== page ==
Joyous hope, then, is a disposition to act publicly in the world, seeking the flourishing of all of God’s creation in faithful response to God’s call and the hopeful expectation “that eschatological blessing will be fully actualized in and upon our proximate contexts” (506). This does not rob human action of meaning, though it does relocate our source of confidence in the meaning of human action.

What does joyous hope look like?

Kelsey, of course, argues that it is impossible to provide a systematic schematization of joyous hopefulness. But, he does argue that it is possible to comment on its general shape.

we must say that in response to God relating to draw them to eschatological consummation, personal bodies’ practices of joyous hopefulness consist of socially established cooperative actions of personal bodies in community that exemplify, however incompletely, the quality of common life that constitutes personal bodies’ eschatological glory. (512)

So,  joyous hopefulness finds expression in “socially established cooperative actions…in community” that seek to model in our everyday realities (to the extent possible) the kind of life that will be characteristic of eschatological glory, which he summarizes briefly as being mysterious, cosmic, finite, contingent, marked by growth and development and by aspects that are both individualistic and communal.

And, though he refuses to describe specific practices since the details need to be worked out by each community in their quotidian, he does offer seven guidelines for such practices:

  1. They should be “utterly realistic” about our quotidian worlds.
  2. They should be holistic, orienting the “entire array of personal bodies’ powers” and shaping them toward eschatologically hopeful practices.
  3. They should cultivate the intellectual disciplines – critical reflection will be necessary to shape and guide these practices in an ambiguous world.
  4. They should discipline the affections – orienting our emotions (affections directed toward some object) in eschatologically hopeful ways.
  5. They should help us learn to be open to the “gift of help” – recognizing our contingency and dependence.
  6. They should direct us toward healthy dependence on others.
  7. They should discipline our “imaginative powers” – seeing the world in ways shaped by eschatological hope.

Again, though, it’s important to emphasize that for Kelsey a practice grounded in joyous hope, and therefore shaped in these seven ways, is not aimed at achieving the liberation of the world and the inbreaking of the Kingdom. We simply can’t accomplish these things and were never intended to. The Kingdom always breaks into the world from “outside” and is always a divine act, a gift. Joyously hopeful practices, on the other hand, are ways of modeling lives shaped by eschatological hope in the midst of finite and sinful ambiguity.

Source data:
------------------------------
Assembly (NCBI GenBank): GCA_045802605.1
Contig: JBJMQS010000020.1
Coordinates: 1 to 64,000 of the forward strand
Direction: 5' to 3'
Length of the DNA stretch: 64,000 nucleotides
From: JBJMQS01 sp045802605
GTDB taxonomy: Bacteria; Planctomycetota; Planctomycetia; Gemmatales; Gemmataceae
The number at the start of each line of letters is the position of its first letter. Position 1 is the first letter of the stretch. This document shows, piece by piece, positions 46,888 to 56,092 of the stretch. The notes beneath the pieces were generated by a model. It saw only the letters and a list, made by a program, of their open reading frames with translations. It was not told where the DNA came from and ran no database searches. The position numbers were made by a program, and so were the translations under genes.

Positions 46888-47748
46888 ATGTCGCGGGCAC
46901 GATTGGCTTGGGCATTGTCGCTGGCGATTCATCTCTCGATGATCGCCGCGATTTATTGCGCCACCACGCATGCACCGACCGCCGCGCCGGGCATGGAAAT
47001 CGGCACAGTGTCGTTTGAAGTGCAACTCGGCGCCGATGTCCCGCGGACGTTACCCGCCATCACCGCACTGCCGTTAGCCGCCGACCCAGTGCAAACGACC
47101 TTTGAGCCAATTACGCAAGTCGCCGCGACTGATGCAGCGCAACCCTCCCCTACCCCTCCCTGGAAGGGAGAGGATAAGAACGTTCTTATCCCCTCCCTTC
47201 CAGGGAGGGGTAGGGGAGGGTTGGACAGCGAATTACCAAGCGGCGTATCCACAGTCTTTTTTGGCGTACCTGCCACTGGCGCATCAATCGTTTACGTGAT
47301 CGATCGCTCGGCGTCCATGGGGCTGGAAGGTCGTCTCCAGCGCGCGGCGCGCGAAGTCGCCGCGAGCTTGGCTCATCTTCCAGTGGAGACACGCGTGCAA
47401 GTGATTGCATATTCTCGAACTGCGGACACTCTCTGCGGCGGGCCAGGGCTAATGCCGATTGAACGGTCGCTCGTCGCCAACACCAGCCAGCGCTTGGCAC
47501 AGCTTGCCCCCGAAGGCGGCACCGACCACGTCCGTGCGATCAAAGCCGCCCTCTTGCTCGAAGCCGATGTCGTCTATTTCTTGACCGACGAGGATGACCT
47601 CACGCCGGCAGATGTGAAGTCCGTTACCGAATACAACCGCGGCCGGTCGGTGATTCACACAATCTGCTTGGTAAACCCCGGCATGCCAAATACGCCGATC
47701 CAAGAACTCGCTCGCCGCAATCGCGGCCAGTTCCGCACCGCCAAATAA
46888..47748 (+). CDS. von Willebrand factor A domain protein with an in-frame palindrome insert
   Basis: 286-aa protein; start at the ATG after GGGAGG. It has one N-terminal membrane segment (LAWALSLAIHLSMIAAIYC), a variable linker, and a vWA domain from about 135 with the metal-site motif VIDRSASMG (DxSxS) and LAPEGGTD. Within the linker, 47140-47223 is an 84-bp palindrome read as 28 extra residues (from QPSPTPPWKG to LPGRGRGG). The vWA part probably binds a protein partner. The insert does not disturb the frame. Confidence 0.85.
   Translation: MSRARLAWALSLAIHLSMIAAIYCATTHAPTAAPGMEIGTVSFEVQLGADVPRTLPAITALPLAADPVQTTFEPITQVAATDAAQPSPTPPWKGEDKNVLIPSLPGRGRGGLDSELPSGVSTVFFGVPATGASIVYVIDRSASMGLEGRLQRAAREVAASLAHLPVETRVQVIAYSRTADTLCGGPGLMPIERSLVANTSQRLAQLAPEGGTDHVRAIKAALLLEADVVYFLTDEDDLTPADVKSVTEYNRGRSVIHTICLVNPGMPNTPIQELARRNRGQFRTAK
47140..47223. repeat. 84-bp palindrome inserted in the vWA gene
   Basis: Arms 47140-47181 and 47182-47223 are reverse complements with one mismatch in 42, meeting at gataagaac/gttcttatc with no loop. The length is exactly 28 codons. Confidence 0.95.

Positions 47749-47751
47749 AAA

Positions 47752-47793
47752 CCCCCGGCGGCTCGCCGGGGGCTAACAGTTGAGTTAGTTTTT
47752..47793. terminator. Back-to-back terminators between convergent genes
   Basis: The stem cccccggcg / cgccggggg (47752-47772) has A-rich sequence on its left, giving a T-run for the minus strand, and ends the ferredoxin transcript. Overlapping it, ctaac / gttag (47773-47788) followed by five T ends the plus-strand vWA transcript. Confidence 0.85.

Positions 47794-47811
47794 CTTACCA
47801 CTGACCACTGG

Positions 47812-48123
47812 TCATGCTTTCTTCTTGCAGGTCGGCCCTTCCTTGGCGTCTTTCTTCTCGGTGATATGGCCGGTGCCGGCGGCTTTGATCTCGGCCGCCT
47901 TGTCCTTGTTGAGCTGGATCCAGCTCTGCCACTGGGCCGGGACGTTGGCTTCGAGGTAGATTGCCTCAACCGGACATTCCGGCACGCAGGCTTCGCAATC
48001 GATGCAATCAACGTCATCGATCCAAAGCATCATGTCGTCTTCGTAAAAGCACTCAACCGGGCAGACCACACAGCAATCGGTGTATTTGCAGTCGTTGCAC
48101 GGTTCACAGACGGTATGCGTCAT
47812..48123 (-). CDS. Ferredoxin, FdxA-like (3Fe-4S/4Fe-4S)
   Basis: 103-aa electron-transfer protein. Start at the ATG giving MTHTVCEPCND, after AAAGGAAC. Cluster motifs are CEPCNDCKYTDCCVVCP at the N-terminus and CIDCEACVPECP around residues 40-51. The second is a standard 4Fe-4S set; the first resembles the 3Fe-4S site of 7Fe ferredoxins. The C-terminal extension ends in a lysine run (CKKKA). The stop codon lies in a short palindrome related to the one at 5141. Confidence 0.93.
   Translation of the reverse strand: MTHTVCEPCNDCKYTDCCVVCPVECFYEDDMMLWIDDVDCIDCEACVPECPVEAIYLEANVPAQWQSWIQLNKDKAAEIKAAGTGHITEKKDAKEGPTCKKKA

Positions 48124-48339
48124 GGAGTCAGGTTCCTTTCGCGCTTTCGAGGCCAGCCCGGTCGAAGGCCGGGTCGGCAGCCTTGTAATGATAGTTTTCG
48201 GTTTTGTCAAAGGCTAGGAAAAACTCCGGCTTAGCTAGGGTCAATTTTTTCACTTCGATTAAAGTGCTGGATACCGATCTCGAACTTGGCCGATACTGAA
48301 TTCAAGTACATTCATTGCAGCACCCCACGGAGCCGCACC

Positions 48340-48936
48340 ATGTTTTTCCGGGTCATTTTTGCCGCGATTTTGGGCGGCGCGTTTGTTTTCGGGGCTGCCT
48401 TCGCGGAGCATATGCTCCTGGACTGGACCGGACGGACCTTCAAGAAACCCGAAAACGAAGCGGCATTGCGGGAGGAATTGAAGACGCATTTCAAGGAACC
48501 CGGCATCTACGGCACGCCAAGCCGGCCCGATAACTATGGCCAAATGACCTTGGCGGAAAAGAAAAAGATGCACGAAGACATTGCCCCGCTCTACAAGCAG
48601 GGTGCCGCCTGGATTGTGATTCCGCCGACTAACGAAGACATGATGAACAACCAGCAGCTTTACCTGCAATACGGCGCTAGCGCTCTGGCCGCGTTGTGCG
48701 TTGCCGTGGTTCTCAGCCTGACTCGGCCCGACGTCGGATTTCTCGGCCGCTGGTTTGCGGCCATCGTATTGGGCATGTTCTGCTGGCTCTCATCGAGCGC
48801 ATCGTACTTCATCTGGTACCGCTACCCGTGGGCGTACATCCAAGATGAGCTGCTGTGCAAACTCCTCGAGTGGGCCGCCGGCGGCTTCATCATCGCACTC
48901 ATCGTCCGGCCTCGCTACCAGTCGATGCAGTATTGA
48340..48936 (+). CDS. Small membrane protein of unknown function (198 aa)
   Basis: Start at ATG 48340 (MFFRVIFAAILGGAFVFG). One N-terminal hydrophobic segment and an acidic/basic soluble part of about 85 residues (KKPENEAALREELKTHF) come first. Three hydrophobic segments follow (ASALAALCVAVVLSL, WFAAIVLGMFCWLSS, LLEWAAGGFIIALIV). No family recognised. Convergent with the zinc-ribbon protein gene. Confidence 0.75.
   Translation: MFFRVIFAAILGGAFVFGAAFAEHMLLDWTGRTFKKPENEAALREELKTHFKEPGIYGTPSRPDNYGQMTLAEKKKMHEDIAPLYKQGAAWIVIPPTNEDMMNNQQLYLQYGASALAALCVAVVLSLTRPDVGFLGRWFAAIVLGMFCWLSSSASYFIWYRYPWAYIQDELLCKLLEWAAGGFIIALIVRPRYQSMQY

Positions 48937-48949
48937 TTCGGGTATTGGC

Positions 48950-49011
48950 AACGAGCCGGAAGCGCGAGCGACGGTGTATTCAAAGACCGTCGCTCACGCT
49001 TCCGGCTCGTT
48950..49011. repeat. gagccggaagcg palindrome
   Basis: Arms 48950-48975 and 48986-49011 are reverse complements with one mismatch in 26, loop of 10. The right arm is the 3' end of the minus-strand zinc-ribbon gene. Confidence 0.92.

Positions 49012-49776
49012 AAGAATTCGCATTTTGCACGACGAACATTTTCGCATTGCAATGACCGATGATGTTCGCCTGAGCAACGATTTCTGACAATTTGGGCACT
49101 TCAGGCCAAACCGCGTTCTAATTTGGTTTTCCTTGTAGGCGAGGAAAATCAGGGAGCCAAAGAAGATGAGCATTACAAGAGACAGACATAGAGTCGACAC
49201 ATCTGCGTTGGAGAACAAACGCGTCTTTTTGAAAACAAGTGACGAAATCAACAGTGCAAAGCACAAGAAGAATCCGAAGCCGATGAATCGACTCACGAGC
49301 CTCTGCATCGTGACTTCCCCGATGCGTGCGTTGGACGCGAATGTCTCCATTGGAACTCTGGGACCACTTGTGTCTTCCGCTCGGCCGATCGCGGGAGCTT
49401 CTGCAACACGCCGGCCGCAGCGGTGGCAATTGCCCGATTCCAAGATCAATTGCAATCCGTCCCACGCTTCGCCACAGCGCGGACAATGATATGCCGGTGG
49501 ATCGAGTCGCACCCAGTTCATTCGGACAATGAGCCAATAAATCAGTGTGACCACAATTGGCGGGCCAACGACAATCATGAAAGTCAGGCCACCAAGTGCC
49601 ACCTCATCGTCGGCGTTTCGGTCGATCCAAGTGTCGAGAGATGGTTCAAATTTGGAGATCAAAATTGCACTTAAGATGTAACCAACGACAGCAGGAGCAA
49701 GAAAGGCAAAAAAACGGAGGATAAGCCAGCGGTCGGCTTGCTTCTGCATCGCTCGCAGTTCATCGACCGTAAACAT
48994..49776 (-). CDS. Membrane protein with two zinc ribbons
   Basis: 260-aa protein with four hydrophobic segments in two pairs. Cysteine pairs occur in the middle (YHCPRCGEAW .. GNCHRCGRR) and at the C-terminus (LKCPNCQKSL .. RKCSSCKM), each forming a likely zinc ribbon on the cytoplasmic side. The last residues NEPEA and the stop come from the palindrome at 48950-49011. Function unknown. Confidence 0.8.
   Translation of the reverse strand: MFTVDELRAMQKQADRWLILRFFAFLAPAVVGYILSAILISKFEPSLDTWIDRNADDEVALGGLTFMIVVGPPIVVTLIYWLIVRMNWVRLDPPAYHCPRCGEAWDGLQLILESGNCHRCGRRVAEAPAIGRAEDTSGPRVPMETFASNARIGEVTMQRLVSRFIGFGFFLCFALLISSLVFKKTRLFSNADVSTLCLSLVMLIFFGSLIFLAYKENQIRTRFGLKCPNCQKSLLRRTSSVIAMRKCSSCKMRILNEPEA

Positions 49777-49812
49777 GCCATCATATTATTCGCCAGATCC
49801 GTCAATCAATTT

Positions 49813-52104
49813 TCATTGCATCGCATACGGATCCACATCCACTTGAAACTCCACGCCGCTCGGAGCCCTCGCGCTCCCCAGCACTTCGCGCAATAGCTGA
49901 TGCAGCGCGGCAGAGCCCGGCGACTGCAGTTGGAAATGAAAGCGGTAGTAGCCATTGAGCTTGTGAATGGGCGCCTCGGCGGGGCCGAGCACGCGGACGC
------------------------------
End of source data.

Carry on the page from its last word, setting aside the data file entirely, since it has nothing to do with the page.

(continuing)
p. 501-2 “hope, like faith…, is best construed as personal bodies’ attitude in which they are oriented toward their ultimate and proximate contexts. It is an attitude of expectancy that a good and desired transformation of our quotidian contexts,…now actually begun, will be fully actualized.”

Eccentric Existence 13 (social action)

[We’re continuing our series on David Kelsey’s Eccentric Existence: A Theological Anthropology.]

In the previous post, we discussed the pneumatological framework of Kelsey’s theological anthropology. And, we saw that Kelsey presented the Spirit as both gift and promise. The Spirit is both the gracious presence of God with his creation (humanity’s ultimate context) and the promise that God will continue to lead all of creation (humanity’s proximate context) toward its eschatological telos. This immediately raises the question of human action in the world. Do we have any role to play in the eschatological consummation of God’s promised purposes? If so, what is that role and how should we go about it?

The Meaning of Human Action

According to Kelsey, “Perhaps the most important anthropological question about our proximate social contexts is whether historical change…is meaningful” (478). Is there any for us to look at the messy, complex world that we live in, as well as the sin and brokenness that so often accompanies even our most well-intentioned actions, and still come to the conclusion whether there is any real meaning to the historical changes that we work so hard to achieve.

Do such changes amount to a movement toward any goal of such transcendent value that it redeems the suffering and loss? Or is unrelenting historical change finally sheer ‘sound and fury, signifying nothing’? (478)